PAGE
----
The Ministry of Trade is targeting the completion of the revision of Ministerial Regulation No. 50 of 2020 later this month. This revision will incorporate several rules related to social commerce, such as TikTok Shop.
Isy Karim, Director-General of Domestic Trade, announced that the draft revision of the policy is currently at the Ministry of State Secretariat. This means that the draft has been approved by Trade Minister Zulkifli Hasan and has undergone harmonization by the Ministry of Law and Human Rights.
“The draft has reached the President; we’re waiting. After receiving approval from the President and his initiative, the Trade Minister will sign it again,” said Isy on September 21, 2023.
Previously, Ministerial Regulation No. 50 of 2020 regulated licensing, advertising, supervision, and oversight of businesses engaged in electronic commerce or PPMSE.
The consideration for the revision of this regulation stems from cross-border trade practices through online markets and social media. Cross-border trade refers to direct trade between foreign sellers and domestic buyers.
Therefore, Isy explained that one of the revisions in Ministerial Regulation No. 50 of 2020 includes the nomenclature of social commerce within the country. This description is needed following TikTok’s online sales practices.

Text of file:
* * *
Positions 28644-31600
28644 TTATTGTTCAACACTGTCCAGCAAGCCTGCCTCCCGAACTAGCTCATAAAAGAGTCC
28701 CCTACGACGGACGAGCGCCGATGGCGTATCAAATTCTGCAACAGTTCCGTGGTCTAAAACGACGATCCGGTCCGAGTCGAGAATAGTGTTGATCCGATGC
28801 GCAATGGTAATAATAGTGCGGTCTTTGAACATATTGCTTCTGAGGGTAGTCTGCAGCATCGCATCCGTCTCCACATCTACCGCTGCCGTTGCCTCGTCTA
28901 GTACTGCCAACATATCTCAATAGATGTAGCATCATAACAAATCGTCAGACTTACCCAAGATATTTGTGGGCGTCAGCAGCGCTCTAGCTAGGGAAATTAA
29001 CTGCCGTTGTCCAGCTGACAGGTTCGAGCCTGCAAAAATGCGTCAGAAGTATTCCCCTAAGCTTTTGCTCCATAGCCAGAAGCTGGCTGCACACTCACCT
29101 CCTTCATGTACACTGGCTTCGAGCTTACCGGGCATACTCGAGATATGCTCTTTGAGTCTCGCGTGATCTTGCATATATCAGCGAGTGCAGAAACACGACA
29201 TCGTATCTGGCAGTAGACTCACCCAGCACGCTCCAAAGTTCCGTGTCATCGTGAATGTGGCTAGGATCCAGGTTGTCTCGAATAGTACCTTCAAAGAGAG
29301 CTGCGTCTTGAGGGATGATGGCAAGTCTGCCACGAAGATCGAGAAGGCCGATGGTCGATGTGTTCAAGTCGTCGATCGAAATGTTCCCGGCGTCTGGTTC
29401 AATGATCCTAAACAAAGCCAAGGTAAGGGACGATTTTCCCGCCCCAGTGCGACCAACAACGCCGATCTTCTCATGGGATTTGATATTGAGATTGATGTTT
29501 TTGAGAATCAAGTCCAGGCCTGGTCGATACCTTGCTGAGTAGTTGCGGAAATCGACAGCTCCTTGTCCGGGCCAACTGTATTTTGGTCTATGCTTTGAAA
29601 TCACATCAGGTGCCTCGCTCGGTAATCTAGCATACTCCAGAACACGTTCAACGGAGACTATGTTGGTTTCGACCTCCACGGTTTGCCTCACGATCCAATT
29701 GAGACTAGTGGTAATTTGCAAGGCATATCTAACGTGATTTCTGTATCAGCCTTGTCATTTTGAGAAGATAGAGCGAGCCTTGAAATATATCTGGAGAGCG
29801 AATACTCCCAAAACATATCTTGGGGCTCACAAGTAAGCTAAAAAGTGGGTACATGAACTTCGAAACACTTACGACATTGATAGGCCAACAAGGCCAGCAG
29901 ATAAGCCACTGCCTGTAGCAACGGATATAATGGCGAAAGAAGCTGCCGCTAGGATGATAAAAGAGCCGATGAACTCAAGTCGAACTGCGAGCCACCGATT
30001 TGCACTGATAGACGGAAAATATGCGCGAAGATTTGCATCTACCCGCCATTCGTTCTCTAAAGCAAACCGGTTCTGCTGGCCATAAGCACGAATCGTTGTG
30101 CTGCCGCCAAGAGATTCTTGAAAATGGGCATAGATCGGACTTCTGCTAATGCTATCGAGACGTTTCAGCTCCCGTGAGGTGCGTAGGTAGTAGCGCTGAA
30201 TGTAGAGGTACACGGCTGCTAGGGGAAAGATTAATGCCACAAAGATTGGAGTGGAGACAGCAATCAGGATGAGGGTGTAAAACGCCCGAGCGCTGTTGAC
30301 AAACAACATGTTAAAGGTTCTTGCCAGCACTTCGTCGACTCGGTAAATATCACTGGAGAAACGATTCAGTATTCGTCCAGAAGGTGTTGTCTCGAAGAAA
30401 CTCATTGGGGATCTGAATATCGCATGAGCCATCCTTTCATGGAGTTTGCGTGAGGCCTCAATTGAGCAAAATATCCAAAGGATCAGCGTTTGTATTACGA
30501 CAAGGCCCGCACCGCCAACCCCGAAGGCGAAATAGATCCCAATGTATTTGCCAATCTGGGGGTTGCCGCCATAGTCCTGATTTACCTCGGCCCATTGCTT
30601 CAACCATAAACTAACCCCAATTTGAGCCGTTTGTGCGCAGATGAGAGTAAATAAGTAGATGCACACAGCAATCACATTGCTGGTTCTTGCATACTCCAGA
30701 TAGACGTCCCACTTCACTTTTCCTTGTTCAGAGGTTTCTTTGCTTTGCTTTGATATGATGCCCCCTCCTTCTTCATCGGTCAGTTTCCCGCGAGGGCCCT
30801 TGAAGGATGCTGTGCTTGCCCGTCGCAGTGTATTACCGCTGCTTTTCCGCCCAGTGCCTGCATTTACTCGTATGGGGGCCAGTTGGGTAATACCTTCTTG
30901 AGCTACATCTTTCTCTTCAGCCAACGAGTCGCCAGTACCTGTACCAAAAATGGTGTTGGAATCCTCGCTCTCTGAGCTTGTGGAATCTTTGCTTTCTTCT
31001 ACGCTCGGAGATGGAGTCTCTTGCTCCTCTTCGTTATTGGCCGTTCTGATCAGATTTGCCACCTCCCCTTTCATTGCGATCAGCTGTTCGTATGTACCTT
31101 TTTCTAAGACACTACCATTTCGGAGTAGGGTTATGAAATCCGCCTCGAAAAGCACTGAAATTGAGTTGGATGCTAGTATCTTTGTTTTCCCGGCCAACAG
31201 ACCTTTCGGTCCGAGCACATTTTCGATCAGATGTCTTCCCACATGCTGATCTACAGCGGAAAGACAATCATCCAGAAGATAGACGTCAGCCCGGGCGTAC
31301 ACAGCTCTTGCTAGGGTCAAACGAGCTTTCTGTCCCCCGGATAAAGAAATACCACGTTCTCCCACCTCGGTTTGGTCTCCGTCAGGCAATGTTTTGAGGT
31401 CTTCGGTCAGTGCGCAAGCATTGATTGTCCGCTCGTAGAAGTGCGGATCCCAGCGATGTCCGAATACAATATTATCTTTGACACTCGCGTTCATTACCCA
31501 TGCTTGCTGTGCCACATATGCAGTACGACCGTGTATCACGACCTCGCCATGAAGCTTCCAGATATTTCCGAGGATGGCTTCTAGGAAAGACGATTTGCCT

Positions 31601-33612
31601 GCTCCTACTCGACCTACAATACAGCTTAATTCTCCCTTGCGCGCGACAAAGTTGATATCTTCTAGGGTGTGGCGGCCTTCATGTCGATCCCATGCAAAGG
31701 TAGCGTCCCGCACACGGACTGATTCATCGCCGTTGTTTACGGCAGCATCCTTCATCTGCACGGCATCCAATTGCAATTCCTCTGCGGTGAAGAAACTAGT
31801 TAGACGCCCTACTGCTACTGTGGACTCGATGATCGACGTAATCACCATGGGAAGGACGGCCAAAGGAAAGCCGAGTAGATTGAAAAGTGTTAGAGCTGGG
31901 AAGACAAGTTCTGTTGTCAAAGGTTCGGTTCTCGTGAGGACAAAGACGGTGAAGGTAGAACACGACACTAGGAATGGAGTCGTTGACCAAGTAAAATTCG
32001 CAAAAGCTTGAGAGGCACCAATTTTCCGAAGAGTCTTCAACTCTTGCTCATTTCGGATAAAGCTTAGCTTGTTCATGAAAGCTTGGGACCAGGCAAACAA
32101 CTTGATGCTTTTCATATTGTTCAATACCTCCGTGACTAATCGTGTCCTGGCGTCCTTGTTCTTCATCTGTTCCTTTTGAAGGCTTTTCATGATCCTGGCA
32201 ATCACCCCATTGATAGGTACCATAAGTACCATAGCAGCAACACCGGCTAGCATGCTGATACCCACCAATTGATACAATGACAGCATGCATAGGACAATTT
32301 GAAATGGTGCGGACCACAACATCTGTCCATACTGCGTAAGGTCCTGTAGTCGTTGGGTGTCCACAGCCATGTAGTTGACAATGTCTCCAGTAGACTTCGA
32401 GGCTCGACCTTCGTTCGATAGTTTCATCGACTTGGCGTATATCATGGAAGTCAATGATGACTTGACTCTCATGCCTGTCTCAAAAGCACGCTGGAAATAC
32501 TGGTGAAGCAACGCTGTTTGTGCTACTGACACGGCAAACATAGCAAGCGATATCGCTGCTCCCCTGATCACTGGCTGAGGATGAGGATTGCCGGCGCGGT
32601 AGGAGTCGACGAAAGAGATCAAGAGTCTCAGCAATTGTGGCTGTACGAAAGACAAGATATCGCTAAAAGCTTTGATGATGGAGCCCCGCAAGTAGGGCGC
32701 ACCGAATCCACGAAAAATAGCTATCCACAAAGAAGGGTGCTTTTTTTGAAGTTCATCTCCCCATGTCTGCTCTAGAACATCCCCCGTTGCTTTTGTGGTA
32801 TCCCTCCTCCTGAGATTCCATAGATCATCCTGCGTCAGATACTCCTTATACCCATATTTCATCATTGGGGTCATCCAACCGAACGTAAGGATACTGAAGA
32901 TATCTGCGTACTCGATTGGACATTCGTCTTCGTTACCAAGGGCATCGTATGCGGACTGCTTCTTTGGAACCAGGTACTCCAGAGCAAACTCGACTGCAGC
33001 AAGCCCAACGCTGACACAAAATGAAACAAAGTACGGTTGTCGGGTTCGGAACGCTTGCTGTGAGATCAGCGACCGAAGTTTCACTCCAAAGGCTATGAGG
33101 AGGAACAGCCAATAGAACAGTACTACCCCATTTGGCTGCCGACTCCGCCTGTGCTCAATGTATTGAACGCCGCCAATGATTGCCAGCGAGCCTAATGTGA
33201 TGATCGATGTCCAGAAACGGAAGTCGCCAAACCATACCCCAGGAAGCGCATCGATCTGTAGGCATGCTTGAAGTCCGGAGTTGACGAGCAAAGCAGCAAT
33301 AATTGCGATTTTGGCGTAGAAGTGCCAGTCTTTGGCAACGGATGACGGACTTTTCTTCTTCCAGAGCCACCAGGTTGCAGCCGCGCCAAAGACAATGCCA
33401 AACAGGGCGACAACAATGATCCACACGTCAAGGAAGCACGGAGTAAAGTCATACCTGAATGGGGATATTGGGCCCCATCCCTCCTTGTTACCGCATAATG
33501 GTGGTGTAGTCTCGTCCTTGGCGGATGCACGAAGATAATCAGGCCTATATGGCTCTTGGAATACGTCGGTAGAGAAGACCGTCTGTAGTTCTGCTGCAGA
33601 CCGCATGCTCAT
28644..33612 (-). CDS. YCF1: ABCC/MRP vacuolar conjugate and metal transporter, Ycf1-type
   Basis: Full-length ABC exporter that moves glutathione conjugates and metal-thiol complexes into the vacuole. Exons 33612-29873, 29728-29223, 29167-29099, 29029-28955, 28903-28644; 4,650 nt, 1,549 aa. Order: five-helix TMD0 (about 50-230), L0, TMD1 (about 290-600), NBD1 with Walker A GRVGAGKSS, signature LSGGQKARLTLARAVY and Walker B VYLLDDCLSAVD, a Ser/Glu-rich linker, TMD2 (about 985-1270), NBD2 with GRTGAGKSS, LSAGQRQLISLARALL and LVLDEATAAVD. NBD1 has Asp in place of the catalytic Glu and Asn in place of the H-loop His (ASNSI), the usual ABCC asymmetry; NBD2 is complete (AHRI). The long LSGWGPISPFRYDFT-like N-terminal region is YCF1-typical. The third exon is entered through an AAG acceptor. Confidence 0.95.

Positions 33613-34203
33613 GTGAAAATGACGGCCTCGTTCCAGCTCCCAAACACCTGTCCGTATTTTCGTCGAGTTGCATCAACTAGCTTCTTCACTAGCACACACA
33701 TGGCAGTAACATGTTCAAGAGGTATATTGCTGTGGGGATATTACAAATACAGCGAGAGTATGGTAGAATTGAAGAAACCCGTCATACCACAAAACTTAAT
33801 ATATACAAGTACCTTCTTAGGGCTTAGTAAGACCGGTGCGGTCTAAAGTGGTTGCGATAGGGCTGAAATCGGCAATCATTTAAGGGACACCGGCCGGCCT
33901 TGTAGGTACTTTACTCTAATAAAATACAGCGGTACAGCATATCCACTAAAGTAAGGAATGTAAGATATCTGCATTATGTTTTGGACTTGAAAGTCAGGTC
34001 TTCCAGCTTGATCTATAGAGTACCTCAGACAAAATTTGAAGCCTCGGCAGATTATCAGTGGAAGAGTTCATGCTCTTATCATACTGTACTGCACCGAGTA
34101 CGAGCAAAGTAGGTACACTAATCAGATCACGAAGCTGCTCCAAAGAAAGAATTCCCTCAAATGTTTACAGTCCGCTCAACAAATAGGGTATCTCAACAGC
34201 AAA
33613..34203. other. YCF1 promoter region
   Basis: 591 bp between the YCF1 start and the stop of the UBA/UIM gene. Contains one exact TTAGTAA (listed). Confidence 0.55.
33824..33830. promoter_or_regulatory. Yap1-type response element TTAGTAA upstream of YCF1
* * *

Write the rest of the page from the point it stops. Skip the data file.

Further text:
“Hopefully, the revision of Ministerial Regulation No. 50 of 2020 will be completed this month; after all, September 2023 is not over yet,” she said.
However, Isy emphasized that this policy does not yet address the separation of business entities between social media and online markets. In other words, the revision of this regulation still allows TikTok to have two business licenses, one as a social media platform and another as an online marketplace within the same business entity.
Furthermore, another consideration for the revision of Ministerial Regulation No. 50 of 2020 is to protect local traders and producers from imported goods. Imported products sold through online marketplaces tend to be much cheaper than local products.
Therefore, Isy stated that the revision would set a minimum transaction value for imported products in online markets, amounting to US$100 per unit. Additionally, the revision aims to protect conventional traders from online marketplaces.
Previously, Trade Minister Zulkifli Hasan explained four points to be revised in the regulation:
- The government treats e-commerce platforms the same as offline traders by imposing taxes and regulating their licenses.
- Setting a minimum price threshold of US$100 per unit for imported goods traded in local markets or marketplaces by foreign traders.
- Providing a clearer definition of social commerce as one form of PMSE providers.
- Additional requirements for foreign traders transacting on domestic marketplaces, including a commitment to comply with Indonesian National Standards (SNI) and technical requirements for the goods/services offered.